Ultrasonic welders is a common industrial method found in many industries including electrical and computer, automotive and aerospace, medical, and packaging.It requires no bolts, soldering materials or glue – just good vibrations. Read on to see what I mean.
How ultrasonic welding works is by generating radio frequency waves that, when applied to plastic compounds, create a molecular bond between the workpieces. The RF waves cause the compounds to vibrate and become extremely hot. When the RF source is removed from the plastics, they cure together creating the weld.
Ultrasonic welders are available in variety of sizes and are suitable for a wide range of applications. It should be reassuring to know that whether you are using a hand held ultrasonic welders to seal plastic packages, or using industrial welders to meld large sheet of polyethylene together during the manufacture of rafts and dinghies, the basic methodology is the same.
The following instructions are for welding plastic with an automated industrial ultrasonic welder as well as a hand held:
Turn the knob on the ultrasonic welder labeled “psi” (pounds per square inch) to manipulate the pressure adjustment on an automated welder. The psi refers to the amount of pressure the welding horn puts on the anvil with the plastic in between.
For a hand-held welder, there is no pressure dial. The amount of pressure depends on how hard you push down on the plastic. Try to remain consistent. Pressure is one of the three key aspects of ultrasonic welding. Too little pressure, and the weld fails. Too much pressure, combined with too much heat for too long a duration, and the plastic melts and warps.
Turn the time setting knob to adjust the time span of the weld on an automated welder. Welding occurs when the horn touches the anvil. Most welders have a maximum time limit of five seconds, but two or three seconds is usually sufficient.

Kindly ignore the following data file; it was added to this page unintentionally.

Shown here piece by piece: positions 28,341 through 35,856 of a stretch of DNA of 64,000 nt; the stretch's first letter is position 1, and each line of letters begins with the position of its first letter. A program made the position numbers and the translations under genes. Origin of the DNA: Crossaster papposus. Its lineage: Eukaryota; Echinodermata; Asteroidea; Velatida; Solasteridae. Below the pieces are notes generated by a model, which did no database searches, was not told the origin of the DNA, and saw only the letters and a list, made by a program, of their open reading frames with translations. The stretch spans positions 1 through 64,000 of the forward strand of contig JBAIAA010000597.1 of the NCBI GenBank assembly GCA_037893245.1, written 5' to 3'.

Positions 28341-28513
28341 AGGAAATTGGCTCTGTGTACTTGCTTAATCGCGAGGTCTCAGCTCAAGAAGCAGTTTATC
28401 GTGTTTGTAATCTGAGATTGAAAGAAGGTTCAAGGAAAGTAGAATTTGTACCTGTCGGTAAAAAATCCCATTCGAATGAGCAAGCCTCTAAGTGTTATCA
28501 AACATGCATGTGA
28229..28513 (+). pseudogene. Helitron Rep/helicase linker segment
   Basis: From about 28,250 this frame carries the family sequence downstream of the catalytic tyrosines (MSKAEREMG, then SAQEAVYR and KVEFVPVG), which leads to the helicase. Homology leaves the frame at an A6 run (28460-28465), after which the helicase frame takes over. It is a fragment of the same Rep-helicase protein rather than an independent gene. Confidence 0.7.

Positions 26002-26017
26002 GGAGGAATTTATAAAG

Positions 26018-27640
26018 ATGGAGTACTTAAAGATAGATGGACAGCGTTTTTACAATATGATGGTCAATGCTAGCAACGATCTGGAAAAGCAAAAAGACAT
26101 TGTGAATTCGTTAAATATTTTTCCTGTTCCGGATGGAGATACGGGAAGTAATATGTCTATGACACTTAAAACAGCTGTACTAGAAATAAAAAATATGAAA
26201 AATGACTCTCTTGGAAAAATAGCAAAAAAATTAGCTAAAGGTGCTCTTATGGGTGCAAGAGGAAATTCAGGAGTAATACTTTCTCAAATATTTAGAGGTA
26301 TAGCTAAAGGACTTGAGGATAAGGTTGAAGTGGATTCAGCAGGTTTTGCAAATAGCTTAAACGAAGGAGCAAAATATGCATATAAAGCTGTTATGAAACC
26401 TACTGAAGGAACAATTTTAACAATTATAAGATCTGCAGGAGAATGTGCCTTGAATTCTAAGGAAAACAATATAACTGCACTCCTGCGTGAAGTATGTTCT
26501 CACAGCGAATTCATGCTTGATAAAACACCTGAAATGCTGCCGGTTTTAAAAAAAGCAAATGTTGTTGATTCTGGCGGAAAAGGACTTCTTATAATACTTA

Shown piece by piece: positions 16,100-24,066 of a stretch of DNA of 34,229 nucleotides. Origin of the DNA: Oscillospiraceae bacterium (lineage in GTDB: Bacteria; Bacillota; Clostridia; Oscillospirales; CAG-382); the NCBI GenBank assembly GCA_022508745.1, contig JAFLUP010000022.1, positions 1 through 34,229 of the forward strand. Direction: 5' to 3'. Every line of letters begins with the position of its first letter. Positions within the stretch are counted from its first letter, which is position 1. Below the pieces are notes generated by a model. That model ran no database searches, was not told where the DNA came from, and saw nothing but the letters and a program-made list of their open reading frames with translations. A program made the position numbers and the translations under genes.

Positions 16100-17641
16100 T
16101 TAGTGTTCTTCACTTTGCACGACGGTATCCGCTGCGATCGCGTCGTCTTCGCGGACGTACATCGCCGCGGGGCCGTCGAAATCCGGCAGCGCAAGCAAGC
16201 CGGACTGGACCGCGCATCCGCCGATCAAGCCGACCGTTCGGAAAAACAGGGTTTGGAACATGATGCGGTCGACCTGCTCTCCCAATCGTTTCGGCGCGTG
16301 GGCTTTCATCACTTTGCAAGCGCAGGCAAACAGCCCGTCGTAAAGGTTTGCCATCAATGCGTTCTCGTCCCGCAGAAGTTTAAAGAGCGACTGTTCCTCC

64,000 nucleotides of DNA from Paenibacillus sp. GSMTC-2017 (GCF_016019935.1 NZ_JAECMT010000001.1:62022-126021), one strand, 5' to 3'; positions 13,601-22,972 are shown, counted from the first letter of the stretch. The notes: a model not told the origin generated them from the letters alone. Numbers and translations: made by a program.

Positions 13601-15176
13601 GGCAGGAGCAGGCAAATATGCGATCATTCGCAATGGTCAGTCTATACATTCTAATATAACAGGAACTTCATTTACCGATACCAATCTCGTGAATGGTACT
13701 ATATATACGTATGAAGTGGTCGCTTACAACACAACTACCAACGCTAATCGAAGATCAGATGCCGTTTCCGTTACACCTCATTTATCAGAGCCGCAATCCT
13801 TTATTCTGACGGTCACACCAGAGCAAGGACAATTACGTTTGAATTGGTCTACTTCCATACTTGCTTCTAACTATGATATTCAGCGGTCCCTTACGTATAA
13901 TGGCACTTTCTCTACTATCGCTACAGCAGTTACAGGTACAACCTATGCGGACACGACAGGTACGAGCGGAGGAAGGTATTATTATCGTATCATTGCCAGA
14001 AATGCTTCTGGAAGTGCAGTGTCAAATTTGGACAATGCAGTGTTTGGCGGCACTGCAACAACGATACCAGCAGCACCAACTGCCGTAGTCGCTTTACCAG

Again, you determine the amount of time for a hand-held by holding the horn in contact with the plastic. Too much time combined with heat and pressure ruins a weld, but too little time and the plastic will not bond.
Adjust the amp knob. Amplitude corresponds with heat. Both automated and hand-held welders have amplitude adjusters. The more amps, the greater the heat value during the weld duration. Amplitude is the most critical and sensitive factor. Adjusted too low, the weld fails. If there is too much amplitude, the welder ruins the plastic. Too little heat and the chemical bond fails occur.
Test sample pieces of plastic. Put two pieces on the welding anvil. Press the “start” button on an automated welder to engage the hydraulic cylinder and lower the welding horn down to the PVC that rests on the anvil.
When the cylinder retracts, test the strength of the weld manually. Simply turn the “ON/OFF” switch on when using a hand-held. Adjust the amplitude, pressure and duration until the sample weld meets your specifications. Proceed to fabricating plastic welds.
You’re going to have to test with sample pieces of plastic first, since there are no industry standards for the pressure, amps and time required for melting different plastics.
Good luck and good vibrations!
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